To the Editor:
I write in response to Mr. Ted Kaimann’s letter published in the Aug. 19 edition of Mid Rivers Newsmagazine. In his letter, he makes reference to the 67.5 percent of Missouri voters who rejected Prop A and questions “what part of no” our elected representatives, who might consider passing similar Right to Work legislation in the future, don’t understand.
While opponents of right-to-work legislation like Mr. Kaimann understandably celebrate the success of their campaign, I might suggest they temper their enthusiasm. Although almost 68 percent of primary voters opposed Prop A, the reality is only a third of eligible Missouri voters actually participated in the recent primary election. If I were Mr. Kaimann, I wouldn’t get too excited about the fact that only 22 percent of Missouri’s eligible voters supported forced unionism; particularly when, by some accounts, this victory cost state and national unions nearly $20 million to secure. When you consider that since 1983 Missouri union membership has declined by nearly 60 percent, I could think of far better ways to spend $20 million than simply to maintain the status quo.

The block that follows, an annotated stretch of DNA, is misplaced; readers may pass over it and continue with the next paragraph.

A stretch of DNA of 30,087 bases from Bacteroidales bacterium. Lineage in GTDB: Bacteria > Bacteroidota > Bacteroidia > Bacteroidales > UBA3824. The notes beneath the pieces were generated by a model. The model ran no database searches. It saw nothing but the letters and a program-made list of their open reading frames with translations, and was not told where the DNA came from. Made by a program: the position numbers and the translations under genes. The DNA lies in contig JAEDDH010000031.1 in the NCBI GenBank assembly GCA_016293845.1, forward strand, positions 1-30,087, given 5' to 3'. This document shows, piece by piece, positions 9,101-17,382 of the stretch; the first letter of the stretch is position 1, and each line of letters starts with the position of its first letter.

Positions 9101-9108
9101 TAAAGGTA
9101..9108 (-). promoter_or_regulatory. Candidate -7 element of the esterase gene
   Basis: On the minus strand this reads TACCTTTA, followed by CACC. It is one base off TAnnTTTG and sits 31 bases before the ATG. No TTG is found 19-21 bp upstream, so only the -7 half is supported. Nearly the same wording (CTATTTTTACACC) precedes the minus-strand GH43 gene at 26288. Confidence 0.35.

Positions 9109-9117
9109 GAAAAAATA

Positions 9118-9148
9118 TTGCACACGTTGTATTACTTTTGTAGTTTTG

By comparison, according to the Missouri Secretary of State’s office, the 2016 general election saw nearly 67 percent voter participation. In that election, Missouri voters gave President Donald Trump nearly 57 percent, elected Republicans to every statewide office and nearly 70 percent of the seats in the General Assembly.
So, when some of our elected representatives express interest in re-introducing similar legislation in the future, they do so knowing that a far larger number of Missourians supported their positions [including right-to-work] in an election where the overwhelming majority of eligible voters actually participated.